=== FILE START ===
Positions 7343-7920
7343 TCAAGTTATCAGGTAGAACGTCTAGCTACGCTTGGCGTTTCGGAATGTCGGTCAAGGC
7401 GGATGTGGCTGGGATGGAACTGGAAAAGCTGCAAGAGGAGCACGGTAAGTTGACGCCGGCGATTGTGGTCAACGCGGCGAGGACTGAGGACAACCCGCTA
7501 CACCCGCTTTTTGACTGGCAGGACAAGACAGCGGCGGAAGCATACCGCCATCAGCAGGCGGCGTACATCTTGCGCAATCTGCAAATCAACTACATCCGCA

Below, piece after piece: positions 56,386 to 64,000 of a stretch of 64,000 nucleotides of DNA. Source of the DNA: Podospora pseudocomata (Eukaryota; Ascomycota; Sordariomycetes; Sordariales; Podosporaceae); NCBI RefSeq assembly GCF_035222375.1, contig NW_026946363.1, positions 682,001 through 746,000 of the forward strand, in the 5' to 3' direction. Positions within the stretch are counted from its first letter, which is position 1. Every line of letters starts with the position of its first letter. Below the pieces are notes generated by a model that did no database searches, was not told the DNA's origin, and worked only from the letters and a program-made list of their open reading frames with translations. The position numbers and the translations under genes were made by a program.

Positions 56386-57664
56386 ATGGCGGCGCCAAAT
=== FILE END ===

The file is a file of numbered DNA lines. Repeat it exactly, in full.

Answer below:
Positions 7343-7920
7343 TCAAGTTATCAGGTAGAACGTCTAGCTACGCTTGGCGTTTCGGAATGTCGGTCAAGGC
7401 GGATGTGGCTGGGATGGAACTGGAAAAGCTGCAAGAGGAGCACGGTAAGTTGACGCCGGCGATTGTGGTCAACGCGGCGAGGACTGAGGACAACCCGCTA
7501 CACCCGCTTTTTGACTGGCAGGACAAGACAGCGGCGGAAGCATACCGCCATCAGCAGGCGGCGTACATCTTGCGCAATCTGCAAATCAACTACATCCGCA

Below, piece after piece: positions 56,386 to 64,000 of a stretch of 64,000 nucleotides of DNA. Source of the DNA: Podospora pseudocomata (Eukaryota; Ascomycota; Sordariomycetes; Sordariales; Podosporaceae); NCBI RefSeq assembly GCF_035222375.1, contig NW_026946363.1, positions 682,001 through 746,000 of the forward strand, in the 5' to 3' direction. Positions within the stretch are counted from its first letter, which is position 1. Every line of letters starts with the position of its first letter. Below the pieces are notes generated by a model that did no database searches, was not told the DNA's origin, and worked only from the letters and a program-made list of their open reading frames with translations. The position numbers and the translations under genes were made by a program.

Positions 56386-57664
56386 ATGGCGGCGCCAAAT